The student news site of Baruch

The Ticker

The student news site of Baruch

The Ticker

The student news site of Baruch

The Ticker

Sorry, there are no polls available at the moment.

Patient-preferred music provides as much relief as painkillers

Wikimedia commons | Karolina Grabowska

A McGill University-based research team found that a patient’s favorite music can have as strong an effect on their pain perception as over-the-counter painkillers, like ibuprofen.

Music has long been known to have emotional, social, and mental benefits. Recently, its analgesic properties have also been revealed. This reveal is evident across the board from as early as the neonate stage to as late as people with Alzheimer’s.

The new research published in Frontiers in Pain Research highlighted the effect of patient preferred music on pain reduction.

The participants were all told to select two of their favorite pieces of music, with the only qualification being that the tracks had to be at least three minutes and twenty seconds long to produce accurate and meaningful data. The researchers determined the first track by asking the participants for their favorite song. The second track was chosen in response to the question of what specific music they would bring to a deserted island.

Later, they were sorted into four groups that listened to either their two favorite tracks, relaxing music selected by the researchers, scrambled music, or silence while looking at a blank monitor screen for seven minutes. While the participants were listening to their respective musical category, they had a probe placed on their left inner forearm that was heated to the level that mimicked a hot cup of coffee being held against the skin.

Researchers reported that patients rated their pain as less intense by about four points and less unpleasant by about nine points on a 100-point scale when listening to the patient-preferred tracks, in comparison to scrambled music and silence. There was no such effect noted with researcher-selected relaxing music.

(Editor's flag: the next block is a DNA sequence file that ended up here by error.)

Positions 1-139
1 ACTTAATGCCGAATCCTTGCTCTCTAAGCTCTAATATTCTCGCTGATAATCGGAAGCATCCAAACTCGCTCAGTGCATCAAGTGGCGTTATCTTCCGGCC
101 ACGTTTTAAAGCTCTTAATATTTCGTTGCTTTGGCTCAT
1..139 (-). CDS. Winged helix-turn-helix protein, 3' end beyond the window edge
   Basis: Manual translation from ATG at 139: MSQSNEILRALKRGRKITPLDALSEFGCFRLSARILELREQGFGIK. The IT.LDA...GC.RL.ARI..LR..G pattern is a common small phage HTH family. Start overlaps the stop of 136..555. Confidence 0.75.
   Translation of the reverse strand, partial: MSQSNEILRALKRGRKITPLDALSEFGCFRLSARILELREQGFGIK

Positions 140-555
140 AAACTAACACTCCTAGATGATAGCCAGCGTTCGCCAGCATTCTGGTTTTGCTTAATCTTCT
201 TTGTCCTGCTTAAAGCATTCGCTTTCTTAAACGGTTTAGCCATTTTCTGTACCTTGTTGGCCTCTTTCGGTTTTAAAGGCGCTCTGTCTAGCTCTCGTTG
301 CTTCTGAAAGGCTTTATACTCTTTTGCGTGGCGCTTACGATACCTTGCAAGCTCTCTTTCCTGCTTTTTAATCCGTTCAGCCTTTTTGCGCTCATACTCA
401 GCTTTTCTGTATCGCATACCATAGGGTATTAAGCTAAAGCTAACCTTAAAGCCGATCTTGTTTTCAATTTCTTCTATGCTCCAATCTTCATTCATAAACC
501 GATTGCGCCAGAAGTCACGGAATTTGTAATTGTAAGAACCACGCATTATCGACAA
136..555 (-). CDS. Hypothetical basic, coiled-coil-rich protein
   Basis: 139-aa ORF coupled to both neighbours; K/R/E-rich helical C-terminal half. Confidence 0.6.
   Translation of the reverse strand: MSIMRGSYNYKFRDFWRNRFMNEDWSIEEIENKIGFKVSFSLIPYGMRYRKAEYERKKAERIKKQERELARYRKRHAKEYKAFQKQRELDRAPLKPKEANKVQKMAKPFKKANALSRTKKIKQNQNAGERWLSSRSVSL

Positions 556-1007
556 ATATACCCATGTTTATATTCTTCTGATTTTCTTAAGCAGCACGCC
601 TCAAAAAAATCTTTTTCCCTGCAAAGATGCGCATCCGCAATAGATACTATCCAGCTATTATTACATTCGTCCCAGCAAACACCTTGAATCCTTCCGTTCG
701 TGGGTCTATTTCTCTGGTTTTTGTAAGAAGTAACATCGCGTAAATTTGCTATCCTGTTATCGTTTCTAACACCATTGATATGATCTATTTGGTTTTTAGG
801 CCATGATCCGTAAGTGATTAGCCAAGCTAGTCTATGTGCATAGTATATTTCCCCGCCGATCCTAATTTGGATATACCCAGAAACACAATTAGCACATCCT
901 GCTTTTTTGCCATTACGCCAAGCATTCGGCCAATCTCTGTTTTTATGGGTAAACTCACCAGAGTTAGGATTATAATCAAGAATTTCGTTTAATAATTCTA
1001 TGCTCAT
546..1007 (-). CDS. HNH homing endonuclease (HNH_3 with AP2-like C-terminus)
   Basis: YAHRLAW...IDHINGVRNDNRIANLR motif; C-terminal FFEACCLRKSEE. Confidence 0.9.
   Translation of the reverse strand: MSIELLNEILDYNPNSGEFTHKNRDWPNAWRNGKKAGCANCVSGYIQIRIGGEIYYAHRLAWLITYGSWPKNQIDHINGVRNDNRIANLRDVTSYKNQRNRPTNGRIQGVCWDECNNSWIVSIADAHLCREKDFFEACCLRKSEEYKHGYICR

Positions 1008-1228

“We can approximate that favorite music reduced pain by about one point on a 10-point scale, which is at least as strong as an over-the-counter painkiller like Advil [ibuprofen] under the same conditions. Moving music may have an even stronger effect,” first author Darius Valevicius told The Guardian.

Upon post-experiment interview, it was found that patients who selected bittersweet or melancholic music as their two favorite tracks also experienced less pain than those who selected calming or cheerful themes.

“I think it’s something that myself and probably many people intuitively pick up on why we listen to bittersweet, melancholic or even spiritual music,” Valevicius noted.

More research needs to be done on bittersweet music, chills and pain to find conclusive evidence of the relationship.

While not directly being studied, one interesting correlational finding was that people who listened to bittersweet music as their favorite tracks reported more “chills” — operationally defined in the context of this study as the presence of tingling, shivers or goosebumps — which was also associated with lower feelings of unpleasantness from the burning sensation.

Valevicius said that he thought the music-induced chills could be one of the causes behind the pain reduction by way of sensory gating.

Sensory gating is something people do almost every day. They filter out redundant or irrelevant information. In this case, the brain might induce chills as a way of distracting itself from the pain at the physiological level by not letting the sensations be perceived.

Meanwhile, at the cognitive-emotional level, Valevicius hypothesized that pleasantness might affect the emotional value of pain without affecting the sensation.

Music’s general method of action to reduce pain seems to be the release of endorphins, the body’s natural painkillers that morphine mimics the effects of, and catecholamines such as dopamine and epinephrine, which respectively play vital roles in the pleasure pathway and increasing blood flow among other aspects of the fight-or-flight response.

Leave a Comment
More to Discover
Donate to The Ticker

Comments (0)

All The Ticker Picks Reader Picks Sort: Newest

Your email address will not be published. Required fields are marked *